May 06, 2020
The First Attack of Vertigo – Is it a Stroke or is it Inner Ear Disease?
Vestibular Neuritis (VN) – Acute Unilateral Peripheral Vestibulopathy
This condition has many names: vestibular neuritis, vestibular neuronitis, viral neurolabyrinthitis, acute unilateral vestibular failure, acute unilateral peripheral vestibulopathy, acute vestibulopathy of unknown aetiology, acute unilateral peripheral deficit, epidemic vertigo & peripheral acute vestibular syndrome
It is a common cause of severe prolonged dizziness due to a viral injury to the superior vestibular nerve of the inner ear. It is thought to be due a reactivation of a latent herpes simplex virus type 1 infection (the virus of colds sores) of the superior vestibular nerve and is analogous to “Bell’s palsy” of the superior vestibular nerve.
The classical history is of patient complains of sudden recurrent rotatory vertigo lasting 24 hours to days with marked unsteadiness for several days with sweating, nausea and vomiting. There is no hearing loss, no tinnitus, no rashes, no pain and no facial weakness. There may be a pre-existing history of a cold.
The patient has severe horizontal spontaneous nystagmus (with a rotational component) toward the unaffected ear. There is a pathologic head-impulse test toward the affected ear and a deviation of the subjective visual vertical toward the affected ear.
Patients stagger towards the affected ear and want to lie still.
The patient has no evidence of a stroke. This is a key issue; to ensure that the cause is not a stroke or “mini-stroke” (transient ischaemic attack) which can mimic vestibular neuritis.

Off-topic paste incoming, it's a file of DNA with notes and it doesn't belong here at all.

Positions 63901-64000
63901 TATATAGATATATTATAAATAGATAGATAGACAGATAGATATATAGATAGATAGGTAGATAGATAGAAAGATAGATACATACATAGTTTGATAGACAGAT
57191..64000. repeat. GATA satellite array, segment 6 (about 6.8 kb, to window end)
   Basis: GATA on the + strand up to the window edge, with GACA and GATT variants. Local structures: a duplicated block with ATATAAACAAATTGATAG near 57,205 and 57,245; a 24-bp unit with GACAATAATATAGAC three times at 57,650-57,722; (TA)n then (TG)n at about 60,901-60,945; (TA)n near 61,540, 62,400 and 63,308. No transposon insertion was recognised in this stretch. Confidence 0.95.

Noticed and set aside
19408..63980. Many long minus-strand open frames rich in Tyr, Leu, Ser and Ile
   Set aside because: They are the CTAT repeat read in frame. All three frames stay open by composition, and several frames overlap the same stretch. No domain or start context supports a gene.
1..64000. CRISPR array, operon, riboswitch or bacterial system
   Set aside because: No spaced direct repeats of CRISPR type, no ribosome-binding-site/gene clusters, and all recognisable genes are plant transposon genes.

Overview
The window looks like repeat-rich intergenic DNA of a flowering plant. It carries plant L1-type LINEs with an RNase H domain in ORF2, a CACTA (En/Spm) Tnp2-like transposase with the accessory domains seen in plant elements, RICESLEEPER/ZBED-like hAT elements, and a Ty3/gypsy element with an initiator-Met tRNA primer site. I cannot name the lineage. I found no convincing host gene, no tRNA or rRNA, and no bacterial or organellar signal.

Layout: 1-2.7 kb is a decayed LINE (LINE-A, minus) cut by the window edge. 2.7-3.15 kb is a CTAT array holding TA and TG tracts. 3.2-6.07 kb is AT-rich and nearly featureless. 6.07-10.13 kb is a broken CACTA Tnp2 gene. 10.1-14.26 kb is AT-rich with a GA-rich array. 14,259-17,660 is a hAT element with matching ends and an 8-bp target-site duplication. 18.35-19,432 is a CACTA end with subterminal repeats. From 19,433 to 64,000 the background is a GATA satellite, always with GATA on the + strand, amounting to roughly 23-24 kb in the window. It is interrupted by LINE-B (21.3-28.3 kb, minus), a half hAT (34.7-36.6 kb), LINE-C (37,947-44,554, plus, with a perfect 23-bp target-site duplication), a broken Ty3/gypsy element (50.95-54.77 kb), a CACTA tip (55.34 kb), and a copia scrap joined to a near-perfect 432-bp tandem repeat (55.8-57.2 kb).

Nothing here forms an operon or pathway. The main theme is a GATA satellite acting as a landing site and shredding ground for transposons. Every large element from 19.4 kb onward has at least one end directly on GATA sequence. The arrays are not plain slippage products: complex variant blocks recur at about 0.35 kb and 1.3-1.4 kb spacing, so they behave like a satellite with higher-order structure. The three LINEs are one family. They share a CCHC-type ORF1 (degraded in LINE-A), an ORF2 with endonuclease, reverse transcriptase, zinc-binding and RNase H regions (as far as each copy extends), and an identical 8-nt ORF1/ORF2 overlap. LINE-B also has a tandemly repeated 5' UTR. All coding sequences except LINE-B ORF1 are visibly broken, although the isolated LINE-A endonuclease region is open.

A variation of this classical history is of the patient complaining of much shorter-lived rotatory vertigo lasting 5-30 mins or more. This is thought to be a due to less severe viral eruptions causing more limited swelling of the superior vestibular nerve.
The long-term effects may be insufficient compensation, resulting in a complaint that sudden head movement causes dizziness motion provoked, relieved by being still and lasting a few seconds. The direction of head turn is to the side of the lesion.
Treatment consists of medication to treat the symptoms of acute vertigo and nausea medication, prednisolone 60 mg for 5 days (with PPI and no contra-indications and side-effects) and valacyclovir 2g dose with the attack ( 2 x 1000mg tablets)
If recurrent vestibular neuritis is diagnosed, then valacyclovir (500mg) b.d. for 6 months bd and possible vestibular therapy.